12 things you need to know about atomic drama Oppenheimer

In between his high-concept sci-fi films like Interstellar and Tenet, director Christopher Nolan likes to take us back into the past: crafting period stories from The Prestige to his stunning war film Dunkirk. Yet across his filmography and in all of human history, Nolan considers the subject of his new film to be “the most important man who ever lived”.

Following the personal and professional life of legendary physicist J. Robert Oppenheimer, the historical biopic will intricately reveal the conception of the Manhattan Project, and its devastating impact on not just our modern world but also its troubled creator. Oppenheimer is going to be a big one, so here’s everything we know about it so far, from that stunning roll-call of celebrity talent to its complex IMAX production.

1. It’s a shame the movie isn’t coming out at 5:29 AM on July 16

Early promos for the newest Christopher Nolan film merely gave us a look at the titular character’s silhouette, shrouded in atomic clouds, and a live timer, counting down to one, significant second. July 16th is the 78th anniversary of the first detonation of an atomic weapon…so why is the movie coming out four days later?

The timing is especially odd as it pits Oppenheimer up against Barbie, a hilariously contrasting race to the top of the box office that has not gone unnoticed in countless memes. Proper attire for a July 20th double feature is all-pink-everything with a natty felt hat on top.

2. Cillian Murphy isn’t the first big-name actor to portray Oppenheimer

The historical drama marks the sixth collaboration between Murphy and Nolan, but somehow it’s only the first to feature the Peaky Blinders star as the lead role. The Irish actor made a big impact as the sinister Scarecrow in Nolan’s Batman films and as the poor bugger whose dreams got heisted in Inception. His distinctive, chiselled looks and aloof presence will work just great in his role as “the father of the atomic bomb”, but plenty of other terrific actors have been cast in the part, too, albeit in much lesser-known projects.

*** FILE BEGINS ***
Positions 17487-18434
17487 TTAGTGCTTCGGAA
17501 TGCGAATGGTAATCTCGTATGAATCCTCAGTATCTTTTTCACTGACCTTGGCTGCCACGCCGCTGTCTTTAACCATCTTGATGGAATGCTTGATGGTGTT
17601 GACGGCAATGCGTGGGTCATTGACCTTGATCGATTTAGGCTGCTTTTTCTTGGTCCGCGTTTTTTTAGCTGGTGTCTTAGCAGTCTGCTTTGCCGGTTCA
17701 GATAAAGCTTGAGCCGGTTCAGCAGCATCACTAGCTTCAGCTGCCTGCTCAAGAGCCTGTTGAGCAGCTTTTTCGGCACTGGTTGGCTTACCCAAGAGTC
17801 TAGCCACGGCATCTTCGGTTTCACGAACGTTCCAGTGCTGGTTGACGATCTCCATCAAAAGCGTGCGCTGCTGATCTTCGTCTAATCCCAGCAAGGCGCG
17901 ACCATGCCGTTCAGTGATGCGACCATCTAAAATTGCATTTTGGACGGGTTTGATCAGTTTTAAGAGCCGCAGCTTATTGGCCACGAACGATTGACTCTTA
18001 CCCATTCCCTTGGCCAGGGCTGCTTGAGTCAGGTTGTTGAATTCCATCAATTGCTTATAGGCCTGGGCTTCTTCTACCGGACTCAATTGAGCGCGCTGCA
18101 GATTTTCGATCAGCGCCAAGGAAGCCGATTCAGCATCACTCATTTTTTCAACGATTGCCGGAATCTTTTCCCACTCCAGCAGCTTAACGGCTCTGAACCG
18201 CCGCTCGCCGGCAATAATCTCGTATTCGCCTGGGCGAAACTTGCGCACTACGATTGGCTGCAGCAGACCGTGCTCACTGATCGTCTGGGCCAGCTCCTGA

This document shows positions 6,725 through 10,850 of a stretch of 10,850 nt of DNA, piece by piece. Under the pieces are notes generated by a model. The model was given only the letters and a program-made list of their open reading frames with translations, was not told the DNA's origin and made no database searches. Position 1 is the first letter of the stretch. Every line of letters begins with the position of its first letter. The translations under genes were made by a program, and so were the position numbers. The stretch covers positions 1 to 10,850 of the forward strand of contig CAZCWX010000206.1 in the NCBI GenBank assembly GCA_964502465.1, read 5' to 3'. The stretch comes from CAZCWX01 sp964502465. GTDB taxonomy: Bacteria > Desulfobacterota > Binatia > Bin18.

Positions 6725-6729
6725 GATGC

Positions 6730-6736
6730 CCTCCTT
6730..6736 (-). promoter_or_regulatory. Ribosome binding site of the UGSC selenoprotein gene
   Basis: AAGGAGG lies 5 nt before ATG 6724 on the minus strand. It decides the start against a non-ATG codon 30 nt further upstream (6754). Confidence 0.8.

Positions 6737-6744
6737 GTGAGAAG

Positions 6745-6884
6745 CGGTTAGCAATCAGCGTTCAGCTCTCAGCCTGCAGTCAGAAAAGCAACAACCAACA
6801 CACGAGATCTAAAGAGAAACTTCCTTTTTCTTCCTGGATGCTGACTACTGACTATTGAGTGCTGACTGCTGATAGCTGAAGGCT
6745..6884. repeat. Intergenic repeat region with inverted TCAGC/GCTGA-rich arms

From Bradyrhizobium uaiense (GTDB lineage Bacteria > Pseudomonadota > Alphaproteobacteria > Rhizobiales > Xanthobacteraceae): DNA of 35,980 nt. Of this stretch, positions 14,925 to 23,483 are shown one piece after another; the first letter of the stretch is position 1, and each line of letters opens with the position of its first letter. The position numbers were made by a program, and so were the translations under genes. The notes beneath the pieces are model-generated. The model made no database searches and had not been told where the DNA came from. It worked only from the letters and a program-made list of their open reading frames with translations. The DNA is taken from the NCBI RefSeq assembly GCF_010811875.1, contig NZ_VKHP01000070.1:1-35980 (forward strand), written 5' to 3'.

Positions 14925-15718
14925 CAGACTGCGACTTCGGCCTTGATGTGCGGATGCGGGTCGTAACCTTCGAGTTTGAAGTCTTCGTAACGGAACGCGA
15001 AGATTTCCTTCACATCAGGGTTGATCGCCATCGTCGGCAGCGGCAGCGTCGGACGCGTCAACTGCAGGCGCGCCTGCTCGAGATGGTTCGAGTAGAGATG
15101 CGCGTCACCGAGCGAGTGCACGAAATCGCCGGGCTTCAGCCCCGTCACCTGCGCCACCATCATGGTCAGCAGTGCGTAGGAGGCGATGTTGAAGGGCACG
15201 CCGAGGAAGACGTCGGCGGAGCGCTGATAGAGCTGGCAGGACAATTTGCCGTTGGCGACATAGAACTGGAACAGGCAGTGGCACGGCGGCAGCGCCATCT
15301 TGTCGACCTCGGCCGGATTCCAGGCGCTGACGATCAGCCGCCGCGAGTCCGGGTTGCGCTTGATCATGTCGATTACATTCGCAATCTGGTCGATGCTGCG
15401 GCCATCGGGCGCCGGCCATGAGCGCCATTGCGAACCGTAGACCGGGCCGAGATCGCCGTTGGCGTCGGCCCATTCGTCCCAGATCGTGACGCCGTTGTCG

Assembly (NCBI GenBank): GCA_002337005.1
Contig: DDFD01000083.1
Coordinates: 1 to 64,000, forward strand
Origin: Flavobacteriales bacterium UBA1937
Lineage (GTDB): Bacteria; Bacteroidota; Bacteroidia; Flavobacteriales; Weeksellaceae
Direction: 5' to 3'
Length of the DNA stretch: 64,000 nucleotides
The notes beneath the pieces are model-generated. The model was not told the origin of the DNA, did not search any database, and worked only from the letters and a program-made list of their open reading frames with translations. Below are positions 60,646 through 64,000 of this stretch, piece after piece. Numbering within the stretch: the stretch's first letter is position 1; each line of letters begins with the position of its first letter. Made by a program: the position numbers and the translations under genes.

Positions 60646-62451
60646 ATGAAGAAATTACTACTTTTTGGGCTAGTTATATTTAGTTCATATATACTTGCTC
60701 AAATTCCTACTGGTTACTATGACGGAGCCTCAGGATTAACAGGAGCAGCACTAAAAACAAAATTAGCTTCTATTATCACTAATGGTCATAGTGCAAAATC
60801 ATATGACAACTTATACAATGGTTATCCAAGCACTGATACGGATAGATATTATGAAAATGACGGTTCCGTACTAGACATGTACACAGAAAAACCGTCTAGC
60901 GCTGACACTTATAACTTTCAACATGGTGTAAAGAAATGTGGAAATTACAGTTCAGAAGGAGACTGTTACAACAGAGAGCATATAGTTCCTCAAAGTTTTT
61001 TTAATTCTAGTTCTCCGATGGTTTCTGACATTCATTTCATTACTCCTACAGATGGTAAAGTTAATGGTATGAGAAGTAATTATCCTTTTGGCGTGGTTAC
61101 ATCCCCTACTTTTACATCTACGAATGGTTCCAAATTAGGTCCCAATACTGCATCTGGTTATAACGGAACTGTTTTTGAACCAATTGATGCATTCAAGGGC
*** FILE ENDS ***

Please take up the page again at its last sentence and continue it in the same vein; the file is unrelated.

Sam Waterston donned the pork pie hat in a 1980 BBC serial with the same name as Nolan’s film. In 1989, two Oppenheimer-centric films were released: Fat Man and Little Boy, starring Dwight Schulz, and Day One, with David Straithairn as the nuclear weapons mastermind. A 2015 play about Oppenheimer’s life from the UK’s Royal Shakespeare Company also garnered strong reviews.

3. We know at least one line of dialogue that has to be included in the script

Sometimes a moment comes and goes, and you only think of the perfect clever quip for the occasion way later when you’re taking a shower or something. That’s not the case for J. Robert Oppenheimer, who eloquently summarised the terror and majesty of his pivotal Trinity Test right when it happened, reciting Hindu scripture the Bhagavad Vita to instantly express the world-shaking importance of the experiment before him.

In the above, bone-chilling clip from a 1965 TV appearance, the scientist seems to convey guilt, likening himself to a god of death—indeed, he would later admit to an infuriated President Harry S. Truman that he felt he had “blood on his hands”. But fellow physicist Isador Rabi (played in Nolan’s film by David Krumholtz) claims that Oppenheimer also felt victorious at the successful nuclear test: “I’ll never forget the way he stepped out of the car…his walk was like High Noon…this kind of strut. He had done it.”

4. Famous faces in the (bloody massive!) cast literally didn’t know what they were signing up for